This idea of an Allied contingent which outweighs the primary detachment (either in points or numbers) essentially exaggerates the previous two approaches. I imagine it to be worth a go if the primary detachment was mostly comprised of poor stuff, but had something in its non-Troops slots which had great appeal when fielded in multiples. These might be pieces which don’t come in convenient “1-3 separate models as one choice” list slots, and/or which become redundant and awkward if fielded as one big squad (like how I’d always choose two separate Obliterators over one unit of two, just because that means they can engage two separate targets if that becomes necessary). It might also be worth doing if there’s some rule in the primary army that only kicks in if they are the primary army – a warlord trait, FoC swap or army-wide special rule that’s too good to miss out on but involves you attaching yourself to a poor choice of primary detachment. In this scenario your ‘primary’ army is top-heavy; two minimalist Troops and a whole lot of niche and specialist stuff, the stuff which makes you want to keep playing them even though you know the army as a whole is a bit crap. Meanwhile, you use your Allies to provide the bread and butter of a sixth edition list – the force-multiplier HQs, resilient scoring Troops, flyers and things that kill fliers &c. &c.
Obviously this sort of thing is most useful to people whose Allies are of an Imperial persuasion, Imperial books being to date the only ones where two Troops slots yield between four and twelve scoring units with dedicated transport options for each one. For me, on the determinedly Xenochaotic axis of the forty-first millennium, there’s less of an immediate lure. However, if I had taken to heart the recent pissing and moaning about how Chaos Space Marines have the Worst Troops Choices Ever because Dark Angels still have ‘And They Shall Know No Fear’ and combat squads, and never mind that they have done since combat squads were actually a way of mitigating quite serious disadvantages, back in second edition, most Xenos armies were better at what we now call Multiple Small Unit builds and the Codex Astartes was actually an inflexible and aggravating document which demonstrated the faults of the Imperium’s steadfast adherence to strategic dogma… sorry, I’m rambling. The point is that since third edition loyalist Marines have had two things which Chaos haven’t and we’ve put up with it since 1998, so we might as well shut up about it now. No, that’s not the point!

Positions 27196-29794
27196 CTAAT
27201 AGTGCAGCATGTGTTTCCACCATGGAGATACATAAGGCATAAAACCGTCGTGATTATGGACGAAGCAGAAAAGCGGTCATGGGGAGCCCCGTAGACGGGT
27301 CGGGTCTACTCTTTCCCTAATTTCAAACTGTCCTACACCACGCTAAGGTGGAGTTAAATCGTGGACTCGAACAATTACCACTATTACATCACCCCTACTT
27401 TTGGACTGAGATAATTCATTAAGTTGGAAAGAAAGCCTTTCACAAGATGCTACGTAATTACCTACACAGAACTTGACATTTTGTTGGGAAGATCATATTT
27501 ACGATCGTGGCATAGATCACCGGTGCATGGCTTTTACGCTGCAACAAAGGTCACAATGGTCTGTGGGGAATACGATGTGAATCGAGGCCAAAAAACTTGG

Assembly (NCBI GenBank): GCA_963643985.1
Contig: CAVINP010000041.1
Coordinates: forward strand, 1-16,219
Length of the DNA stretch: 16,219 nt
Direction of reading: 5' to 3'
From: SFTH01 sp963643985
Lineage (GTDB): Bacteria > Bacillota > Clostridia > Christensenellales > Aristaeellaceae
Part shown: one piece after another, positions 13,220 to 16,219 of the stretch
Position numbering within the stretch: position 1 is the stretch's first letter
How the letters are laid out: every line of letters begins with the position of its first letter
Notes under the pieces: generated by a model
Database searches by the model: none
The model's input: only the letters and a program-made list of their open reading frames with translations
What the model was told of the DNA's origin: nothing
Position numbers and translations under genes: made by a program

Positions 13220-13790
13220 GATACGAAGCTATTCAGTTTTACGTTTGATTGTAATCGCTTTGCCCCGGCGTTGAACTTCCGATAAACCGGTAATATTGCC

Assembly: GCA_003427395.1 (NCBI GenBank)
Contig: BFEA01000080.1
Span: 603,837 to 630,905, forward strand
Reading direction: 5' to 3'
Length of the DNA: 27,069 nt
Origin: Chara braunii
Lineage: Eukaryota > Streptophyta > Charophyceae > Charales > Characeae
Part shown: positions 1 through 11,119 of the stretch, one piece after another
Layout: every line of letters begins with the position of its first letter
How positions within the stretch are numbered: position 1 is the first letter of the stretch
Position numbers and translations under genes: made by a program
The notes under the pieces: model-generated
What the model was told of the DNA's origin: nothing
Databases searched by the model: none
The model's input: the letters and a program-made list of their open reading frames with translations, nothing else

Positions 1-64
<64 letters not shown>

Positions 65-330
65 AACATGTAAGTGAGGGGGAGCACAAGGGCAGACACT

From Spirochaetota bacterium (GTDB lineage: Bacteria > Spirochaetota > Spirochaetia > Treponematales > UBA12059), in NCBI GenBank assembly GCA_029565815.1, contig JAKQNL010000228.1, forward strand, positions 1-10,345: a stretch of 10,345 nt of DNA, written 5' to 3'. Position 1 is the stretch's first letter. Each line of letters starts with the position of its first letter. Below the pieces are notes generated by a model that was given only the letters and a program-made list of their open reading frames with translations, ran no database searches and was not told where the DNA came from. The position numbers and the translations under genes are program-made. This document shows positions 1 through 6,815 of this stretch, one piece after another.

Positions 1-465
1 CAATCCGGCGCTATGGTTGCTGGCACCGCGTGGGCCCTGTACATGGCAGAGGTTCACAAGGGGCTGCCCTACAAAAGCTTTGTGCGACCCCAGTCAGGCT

The point is that if I thought Chaos Troops were irredeemable rubbish I might see fit to field a list which had, say, two units of Khorne Berzerkers, a Chaos Lord to make them Troops, and Huron Blackheart to guarantee them some Infiltration capacity and get them closer to the enemy objectives it was their desire to take by force. Look, this is the strategic post, all right? That means rules first background second. We’ll do the other way around next time. Anyway, I might then field some of the desirable stuff from the Chaos book (three solo Obliterators from Heavy Support and, err, for the sake of argument let’s say three solo Mutilators in case I have some cunning plan like having a fast Chaos HQ with the Dimensional Key try to kill something on turn one or two and help the buggers Deep Strike in). Anyway, that’s eight single models and two decent-sized Troop blobs; my Necron Allies would then come in packing two big Troops units in Night Scythes, a third fast HQ option, and maybe Tomb Blades or Destroyers for a third mobile firepower squad. We’d be talking forty-plus Necrons Allied to maybe just over half that number of Chaos Marines. It’s not as apt a demonstration of the principle as eight Battlesuits, twelve Fire Warriors and a hundred Guardsmen would be, but I hope it shows how the numerically smaller ‘primary’ detachment is making use of the extended Force Organisation chart while the ‘boys before toys’ approach is taken with the Allies, who’ll do the Mission heavy lifting.